The Swedish Krona has been the currency of Sweden since 1873. It is issued by the Swedish central bank, Sveriges Riksbank. In English, the currency is sometimes referred to as the Swedish crown (Krona means crown in Swedish).
One Krona is subdivided into 100 öre. However, all öre coins were discontinued as of September 30, 2010. Goods are still priced in öre, but when paying with cash all sums are rounded to the nearest Krona.
Coins currently in circulation are 1 Krona, and 5 and 10 Kronor. Banknotes are in denominations of 20, 50, 100, and 500 Kronor.
Sweden has achieved an enviable standard of living, due to high-tech capitalism, extensive social benefits, a modern distribution system, and a highly skilled labor force.
The economy is heavily oriented to foreign trade, utilizing a resource base of timber, hydro power, and iron ore.
The global economic crisis of 2008 reduced export demand and consumption, causing the Swedish economy to slide into recession despite its strong finances and underlying fundamentals. Strong commodity exports contributed to a strong rebound in 2010-2011.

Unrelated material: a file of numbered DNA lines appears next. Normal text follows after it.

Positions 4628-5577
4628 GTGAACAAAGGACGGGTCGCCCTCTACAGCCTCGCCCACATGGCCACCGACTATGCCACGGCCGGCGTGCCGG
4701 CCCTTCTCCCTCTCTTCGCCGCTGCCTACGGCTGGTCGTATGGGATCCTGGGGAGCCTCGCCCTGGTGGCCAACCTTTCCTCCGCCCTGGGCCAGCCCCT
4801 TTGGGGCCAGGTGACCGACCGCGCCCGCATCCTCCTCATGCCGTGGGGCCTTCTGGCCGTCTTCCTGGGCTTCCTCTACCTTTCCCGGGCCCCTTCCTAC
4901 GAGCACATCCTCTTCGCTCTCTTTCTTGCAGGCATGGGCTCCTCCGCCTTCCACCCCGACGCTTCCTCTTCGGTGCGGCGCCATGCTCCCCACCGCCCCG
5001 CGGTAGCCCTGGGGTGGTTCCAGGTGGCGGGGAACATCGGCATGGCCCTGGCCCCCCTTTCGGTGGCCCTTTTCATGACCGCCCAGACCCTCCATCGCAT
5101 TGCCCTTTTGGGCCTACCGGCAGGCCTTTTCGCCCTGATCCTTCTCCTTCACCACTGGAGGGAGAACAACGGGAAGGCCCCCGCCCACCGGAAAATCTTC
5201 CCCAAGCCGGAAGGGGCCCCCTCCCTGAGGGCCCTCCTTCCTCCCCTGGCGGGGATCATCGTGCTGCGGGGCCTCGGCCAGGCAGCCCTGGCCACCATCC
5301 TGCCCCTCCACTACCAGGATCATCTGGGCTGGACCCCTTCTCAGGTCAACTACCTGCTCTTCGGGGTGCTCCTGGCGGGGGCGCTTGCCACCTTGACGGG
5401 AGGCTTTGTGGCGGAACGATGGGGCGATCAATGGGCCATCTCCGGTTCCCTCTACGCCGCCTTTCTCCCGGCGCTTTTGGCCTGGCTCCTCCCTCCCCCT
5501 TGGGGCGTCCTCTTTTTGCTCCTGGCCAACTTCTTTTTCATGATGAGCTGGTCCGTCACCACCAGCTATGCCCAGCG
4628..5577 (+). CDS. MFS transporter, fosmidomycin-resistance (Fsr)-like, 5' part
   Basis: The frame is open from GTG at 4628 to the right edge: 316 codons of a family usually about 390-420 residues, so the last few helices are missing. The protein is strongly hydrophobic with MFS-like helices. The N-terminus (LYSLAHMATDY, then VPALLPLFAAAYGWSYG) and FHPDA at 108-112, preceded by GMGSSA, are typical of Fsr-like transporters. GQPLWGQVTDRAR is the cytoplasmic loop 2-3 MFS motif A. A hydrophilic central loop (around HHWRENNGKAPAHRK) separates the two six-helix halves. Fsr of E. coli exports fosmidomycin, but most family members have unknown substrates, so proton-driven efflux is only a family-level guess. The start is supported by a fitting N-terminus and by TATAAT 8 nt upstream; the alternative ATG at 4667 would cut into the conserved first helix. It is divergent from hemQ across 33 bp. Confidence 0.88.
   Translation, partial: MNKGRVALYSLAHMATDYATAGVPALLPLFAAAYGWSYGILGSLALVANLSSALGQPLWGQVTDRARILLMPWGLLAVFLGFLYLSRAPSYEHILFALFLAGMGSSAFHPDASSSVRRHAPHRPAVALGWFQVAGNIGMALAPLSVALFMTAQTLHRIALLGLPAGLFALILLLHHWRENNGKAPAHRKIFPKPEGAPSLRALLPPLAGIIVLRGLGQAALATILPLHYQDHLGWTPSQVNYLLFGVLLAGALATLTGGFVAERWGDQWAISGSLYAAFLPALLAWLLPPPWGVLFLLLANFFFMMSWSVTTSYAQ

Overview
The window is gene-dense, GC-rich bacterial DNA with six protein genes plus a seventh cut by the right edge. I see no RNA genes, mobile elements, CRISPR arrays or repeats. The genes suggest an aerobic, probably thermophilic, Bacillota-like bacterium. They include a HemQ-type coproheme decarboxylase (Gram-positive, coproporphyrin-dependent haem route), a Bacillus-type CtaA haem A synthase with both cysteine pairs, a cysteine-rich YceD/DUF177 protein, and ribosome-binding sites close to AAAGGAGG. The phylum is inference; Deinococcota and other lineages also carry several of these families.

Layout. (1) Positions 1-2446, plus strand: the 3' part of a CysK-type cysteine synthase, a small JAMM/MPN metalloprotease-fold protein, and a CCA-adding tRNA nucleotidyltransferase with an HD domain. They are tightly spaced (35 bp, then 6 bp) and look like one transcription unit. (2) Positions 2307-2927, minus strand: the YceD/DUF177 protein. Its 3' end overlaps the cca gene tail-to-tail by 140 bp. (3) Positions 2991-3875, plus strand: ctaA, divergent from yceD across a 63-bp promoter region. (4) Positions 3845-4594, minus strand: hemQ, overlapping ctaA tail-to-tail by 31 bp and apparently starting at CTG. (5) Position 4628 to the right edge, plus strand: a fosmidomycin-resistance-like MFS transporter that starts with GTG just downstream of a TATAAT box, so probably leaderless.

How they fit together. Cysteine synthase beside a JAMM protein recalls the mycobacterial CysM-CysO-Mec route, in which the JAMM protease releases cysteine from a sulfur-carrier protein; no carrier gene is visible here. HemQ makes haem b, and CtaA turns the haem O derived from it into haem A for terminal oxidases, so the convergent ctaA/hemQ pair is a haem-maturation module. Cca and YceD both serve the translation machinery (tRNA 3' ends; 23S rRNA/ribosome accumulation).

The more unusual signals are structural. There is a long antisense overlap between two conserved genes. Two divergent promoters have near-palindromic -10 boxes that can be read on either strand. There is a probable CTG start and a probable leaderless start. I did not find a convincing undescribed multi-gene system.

The Swedish Krona was introduced in 1873, replacing the Riksdaler at par. The currency was introduced as a result of the Scandinavian Monetary Union with Norway and Denmark, which lasted until World War I. Currencies under the treaty were under the gold standard.
The Monetary Union ended with the outbreak of World War I in 1914. Sweden abandoned the gold standard on August 2, 1914, and without a fixed exchange rate the union came to an end.
By treaty, Sweden is required to join the eurozone and convert to using the Euro. However, most Swedes are opposed to adopting the currency. On September 14, 2003, 56% of a high turnout of voters rejected adopting the Euro. Taking advantage of a loophole, the Swedish government has opted not to join ERM II, a precondition to adopting the Euro.
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